Quick Guide to Venice

A magical place like no where else on this earth. Venice is a place to get lost and discover the historic past.

Venice is unique, and for that reason tourists flock there to marvel at the beauty of the city. Unlike other Venice travel guides out there, this quick guide gives you tips about ways to be a responsible traveller when visiting the historic city as well as the all important meals and shops you should visit. Scroll down to read.



As a UNESCO World Heritage Site, Venice has an important role to play in maintaining and preserving the cultural and physical integrity of the city. 

The amount of tourists visiting Venice each year has slowly pushed out the residents making it unbearable for them to live in the place they once called home. The City of Venice is taking action and has introduced #EnjoyRespectVenezia awareness campaign designed to encourage visitors to be responsible and respectful towards the environment, landscape and identity of Venice and its residents. The City of Venice has outlined 12 tips for visitors in the attempt to promote "Detourism", the act of slow and sustainable travel.

12 tips for visitors from The City of Venice

  1. Discover the lesser known areas of Venice. Follow itineraries that take you off the beaten tourist route and into more unknown areas of Venice.
  2. Discover the islands in the lagoon and Mainland VeniceParticipate in the variety of events in the Metropolitan City.
  3. Try your hand at cooking typical Venetian cuisine
  4. Visit the artisans' workshops and learn about the ancient trades that still exist. Support the artisans by purchasing original products. Do not buy any goods from illegal vendors.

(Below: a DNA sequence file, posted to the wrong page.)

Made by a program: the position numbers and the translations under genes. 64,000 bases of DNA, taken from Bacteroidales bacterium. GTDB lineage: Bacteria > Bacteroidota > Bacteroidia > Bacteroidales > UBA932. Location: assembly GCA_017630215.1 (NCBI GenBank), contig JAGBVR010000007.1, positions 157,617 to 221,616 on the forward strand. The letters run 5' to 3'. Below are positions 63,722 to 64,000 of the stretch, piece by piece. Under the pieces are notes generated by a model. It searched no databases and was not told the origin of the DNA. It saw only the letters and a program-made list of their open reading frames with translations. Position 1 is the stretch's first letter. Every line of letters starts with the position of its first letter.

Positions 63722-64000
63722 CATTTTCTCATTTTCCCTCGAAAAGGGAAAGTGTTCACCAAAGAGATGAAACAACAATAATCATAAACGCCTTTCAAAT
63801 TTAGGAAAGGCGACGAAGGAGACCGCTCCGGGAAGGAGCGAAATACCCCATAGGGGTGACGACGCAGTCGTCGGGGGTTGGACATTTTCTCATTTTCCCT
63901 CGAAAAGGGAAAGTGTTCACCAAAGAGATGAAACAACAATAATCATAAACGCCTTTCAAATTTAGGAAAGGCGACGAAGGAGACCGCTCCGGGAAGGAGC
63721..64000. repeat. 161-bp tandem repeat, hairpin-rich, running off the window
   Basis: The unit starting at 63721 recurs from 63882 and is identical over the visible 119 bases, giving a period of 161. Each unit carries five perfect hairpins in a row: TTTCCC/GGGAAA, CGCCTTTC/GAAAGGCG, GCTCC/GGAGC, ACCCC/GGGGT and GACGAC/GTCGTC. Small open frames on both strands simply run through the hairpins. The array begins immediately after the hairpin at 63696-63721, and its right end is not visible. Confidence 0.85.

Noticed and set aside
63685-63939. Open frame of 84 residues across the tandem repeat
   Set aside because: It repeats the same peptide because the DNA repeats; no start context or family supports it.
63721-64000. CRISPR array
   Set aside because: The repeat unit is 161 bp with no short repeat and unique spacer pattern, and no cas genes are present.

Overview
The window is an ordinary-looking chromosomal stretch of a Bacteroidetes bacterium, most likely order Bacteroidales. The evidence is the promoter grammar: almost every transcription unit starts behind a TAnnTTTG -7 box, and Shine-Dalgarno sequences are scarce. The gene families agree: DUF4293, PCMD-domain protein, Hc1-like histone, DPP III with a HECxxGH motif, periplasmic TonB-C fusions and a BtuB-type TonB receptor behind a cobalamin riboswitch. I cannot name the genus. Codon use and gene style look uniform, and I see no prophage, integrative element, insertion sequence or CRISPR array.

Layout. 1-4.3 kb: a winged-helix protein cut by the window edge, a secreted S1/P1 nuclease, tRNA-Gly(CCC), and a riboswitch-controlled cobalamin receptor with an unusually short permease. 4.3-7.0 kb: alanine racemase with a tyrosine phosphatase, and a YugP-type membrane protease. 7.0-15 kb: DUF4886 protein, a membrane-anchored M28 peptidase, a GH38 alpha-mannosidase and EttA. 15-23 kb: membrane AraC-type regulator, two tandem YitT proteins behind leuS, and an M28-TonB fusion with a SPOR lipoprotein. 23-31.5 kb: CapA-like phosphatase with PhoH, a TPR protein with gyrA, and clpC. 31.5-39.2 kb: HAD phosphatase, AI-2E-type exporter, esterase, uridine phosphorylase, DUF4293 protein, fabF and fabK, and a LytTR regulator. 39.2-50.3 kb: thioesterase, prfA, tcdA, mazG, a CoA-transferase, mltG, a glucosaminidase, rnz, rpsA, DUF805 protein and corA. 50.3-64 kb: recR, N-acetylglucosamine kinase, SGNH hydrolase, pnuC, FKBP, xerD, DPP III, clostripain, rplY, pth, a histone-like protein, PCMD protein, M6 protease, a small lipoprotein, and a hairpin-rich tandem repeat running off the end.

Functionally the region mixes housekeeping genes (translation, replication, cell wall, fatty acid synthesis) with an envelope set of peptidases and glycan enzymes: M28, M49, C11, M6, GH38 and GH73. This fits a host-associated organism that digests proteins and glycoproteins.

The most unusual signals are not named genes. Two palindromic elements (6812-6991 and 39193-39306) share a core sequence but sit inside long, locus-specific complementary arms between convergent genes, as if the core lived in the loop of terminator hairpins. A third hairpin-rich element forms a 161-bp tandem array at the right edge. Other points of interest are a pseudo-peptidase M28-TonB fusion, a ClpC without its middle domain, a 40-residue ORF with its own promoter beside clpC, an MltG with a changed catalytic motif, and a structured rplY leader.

5. Book tours with qualified tourist guides.
  6. Walk on the right. Do not stand on bridges.
  7. Steps of churches, bridges, wells, monuments and banks of streams, canals etc. are not picnic areas. Use the public gardens instead. See this map for public gardens.
  8. St. Mark's Square is a monumental site and it is against the law to consume food or drink whilst there, unless you are at a bar and restaurant.
  9. It is forbidden to camp, walk about in swimwear, dive and swim. If you feel like a dip, the beaches at Lido and Pellestrina can be easily reached.
  10. Respect the environment and artistic wealth: do not litter, do not vandalize with graffiti, or padlocks. Do not give food to the pigeons.
  11. If staying in an apartment or flat, read up about the garbage recycling collection.
  12. Plan to travel to Venice when it is less crowded, out of the peak months of July and August.


When in Venice, eat like a local. Here are some must-tries below:

  • Spaghetti vongole, is the classic spaghetti dish of clams in their shell with oil and garlic.
  • Fegato alla Veneziana is calves liver cut into mouth-sized pieces and shallow-fried with onions, often served on a polenta. 
  • Squid ink pasta is a side dish or appetiser. The squid is cut up in mouth-sized pieces served in rich, creamy black sauce.
  • Sarde in Saor is the typical fisherman's dish of sardines in a sweet and sour sauce, served with onions. A lovely appetiser, refreshing and light.


Al Covino

Al Covino is a tiny 7-table restaurant and a must-visit on my list. The young hosts, Andrea and Dimitri, take the simple approach to their restaurant: a choice of two courses for 27 euros, or three courses for 36 euros. All of their ingredients are local and their menu is short but concise. Reservations are a must. Castello 3829, Calle de Pestrin. Closed Tuesday and Wednesday at lunch. Book online here: http://www.covinovenezia.com/en/


Set in a prime location away from the crowds in Campiello Widmann, Boccadoro is an elegant restaurant which attracts mainly locals. Fresh fish is served with vegetables that the host, Luciano, grows himself on the island of Sant'Erasmo, in the north lagoon. For the best experience, ask him what he recommends. Wonderful fresh pasta such as black tagliolini with scallops and artichokes. Ask to eat outside if you are in Venice during summer. Medium to high prices. (Cannnaregio 5405, Campiello Widmann or Dei Biri). Closed Monday. http://www.boccadorovenezia.it/